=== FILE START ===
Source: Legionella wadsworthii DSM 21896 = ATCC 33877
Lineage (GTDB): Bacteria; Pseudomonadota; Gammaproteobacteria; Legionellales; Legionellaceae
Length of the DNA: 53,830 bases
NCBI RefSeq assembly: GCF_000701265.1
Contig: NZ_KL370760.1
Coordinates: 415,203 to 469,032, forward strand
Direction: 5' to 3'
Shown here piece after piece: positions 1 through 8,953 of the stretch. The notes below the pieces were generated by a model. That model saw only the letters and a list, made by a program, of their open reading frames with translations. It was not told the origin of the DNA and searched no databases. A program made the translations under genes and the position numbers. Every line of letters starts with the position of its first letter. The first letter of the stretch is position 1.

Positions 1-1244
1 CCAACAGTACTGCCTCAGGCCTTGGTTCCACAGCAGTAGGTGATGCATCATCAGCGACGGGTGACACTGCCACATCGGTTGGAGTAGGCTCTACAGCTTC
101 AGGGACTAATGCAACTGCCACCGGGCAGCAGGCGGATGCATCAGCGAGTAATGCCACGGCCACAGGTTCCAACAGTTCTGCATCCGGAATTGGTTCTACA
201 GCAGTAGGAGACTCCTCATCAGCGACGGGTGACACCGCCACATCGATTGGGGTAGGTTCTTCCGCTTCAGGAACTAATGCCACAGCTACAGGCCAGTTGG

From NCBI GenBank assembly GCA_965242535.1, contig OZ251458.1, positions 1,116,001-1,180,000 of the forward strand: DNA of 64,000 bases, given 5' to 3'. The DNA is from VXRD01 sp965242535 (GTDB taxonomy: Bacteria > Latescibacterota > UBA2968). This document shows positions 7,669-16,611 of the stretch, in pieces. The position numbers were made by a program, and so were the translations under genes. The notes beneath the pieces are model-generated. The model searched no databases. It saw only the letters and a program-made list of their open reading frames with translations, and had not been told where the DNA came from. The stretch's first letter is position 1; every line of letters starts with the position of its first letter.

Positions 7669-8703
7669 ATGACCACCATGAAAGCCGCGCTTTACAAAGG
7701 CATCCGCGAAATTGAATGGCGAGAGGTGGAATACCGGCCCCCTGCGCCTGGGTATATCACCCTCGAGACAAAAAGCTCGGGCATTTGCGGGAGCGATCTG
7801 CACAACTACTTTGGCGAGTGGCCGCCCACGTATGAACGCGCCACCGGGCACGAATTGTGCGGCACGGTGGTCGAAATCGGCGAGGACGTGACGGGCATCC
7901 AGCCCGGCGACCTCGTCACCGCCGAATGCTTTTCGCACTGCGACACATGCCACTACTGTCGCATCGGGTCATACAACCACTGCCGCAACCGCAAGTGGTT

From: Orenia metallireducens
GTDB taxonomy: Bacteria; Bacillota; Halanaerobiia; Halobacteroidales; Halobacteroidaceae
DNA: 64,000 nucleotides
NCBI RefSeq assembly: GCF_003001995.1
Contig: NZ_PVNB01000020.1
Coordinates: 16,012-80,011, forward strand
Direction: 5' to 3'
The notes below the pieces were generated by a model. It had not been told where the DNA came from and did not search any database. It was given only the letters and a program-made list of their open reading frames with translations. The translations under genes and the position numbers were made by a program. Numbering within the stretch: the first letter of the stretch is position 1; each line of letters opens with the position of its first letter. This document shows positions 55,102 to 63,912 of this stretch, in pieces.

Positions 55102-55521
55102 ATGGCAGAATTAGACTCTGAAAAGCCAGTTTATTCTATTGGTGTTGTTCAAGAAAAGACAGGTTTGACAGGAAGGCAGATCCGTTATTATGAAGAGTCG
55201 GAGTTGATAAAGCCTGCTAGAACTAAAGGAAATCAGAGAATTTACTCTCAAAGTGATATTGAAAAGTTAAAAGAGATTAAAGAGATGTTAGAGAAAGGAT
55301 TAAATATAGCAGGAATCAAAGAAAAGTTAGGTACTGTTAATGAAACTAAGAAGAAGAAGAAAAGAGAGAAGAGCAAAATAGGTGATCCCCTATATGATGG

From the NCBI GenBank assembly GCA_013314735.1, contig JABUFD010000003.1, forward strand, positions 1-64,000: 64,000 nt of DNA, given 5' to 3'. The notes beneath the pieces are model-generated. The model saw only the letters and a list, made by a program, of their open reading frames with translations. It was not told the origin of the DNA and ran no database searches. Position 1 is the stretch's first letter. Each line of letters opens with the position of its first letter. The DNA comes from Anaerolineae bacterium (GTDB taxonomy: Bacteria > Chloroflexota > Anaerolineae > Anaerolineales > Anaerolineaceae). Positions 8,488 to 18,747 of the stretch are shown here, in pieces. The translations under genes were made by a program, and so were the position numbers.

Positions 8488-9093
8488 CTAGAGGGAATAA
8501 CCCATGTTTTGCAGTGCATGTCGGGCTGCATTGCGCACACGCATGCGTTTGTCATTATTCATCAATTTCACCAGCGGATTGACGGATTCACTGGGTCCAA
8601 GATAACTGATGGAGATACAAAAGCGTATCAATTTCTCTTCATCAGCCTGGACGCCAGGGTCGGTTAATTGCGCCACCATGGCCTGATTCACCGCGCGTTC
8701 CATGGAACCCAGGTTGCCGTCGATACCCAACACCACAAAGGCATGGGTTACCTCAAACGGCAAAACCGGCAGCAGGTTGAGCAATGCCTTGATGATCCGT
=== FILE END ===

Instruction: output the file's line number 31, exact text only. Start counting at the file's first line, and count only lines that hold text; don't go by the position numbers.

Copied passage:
From the NCBI GenBank assembly GCA_013314735.1, contig JABUFD010000003.1, forward strand, positions 1-64,000: 64,000 nt of DNA, given 5' to 3'. The notes beneath the pieces are model-generated. The model saw only the letters and a list, made by a program, of their open reading frames with translations. It was not told the origin of the DNA and ran no database searches. Position 1 is the stretch's first letter. Each line of letters opens with the position of its first letter. The DNA comes from Anaerolineae bacterium (GTDB taxonomy: Bacteria > Chloroflexota > Anaerolineae > Anaerolineales > Anaerolineaceae). Positions 8,488 to 18,747 of the stretch are shown here, in pieces. The translations under genes were made by a program, and so were the position numbers.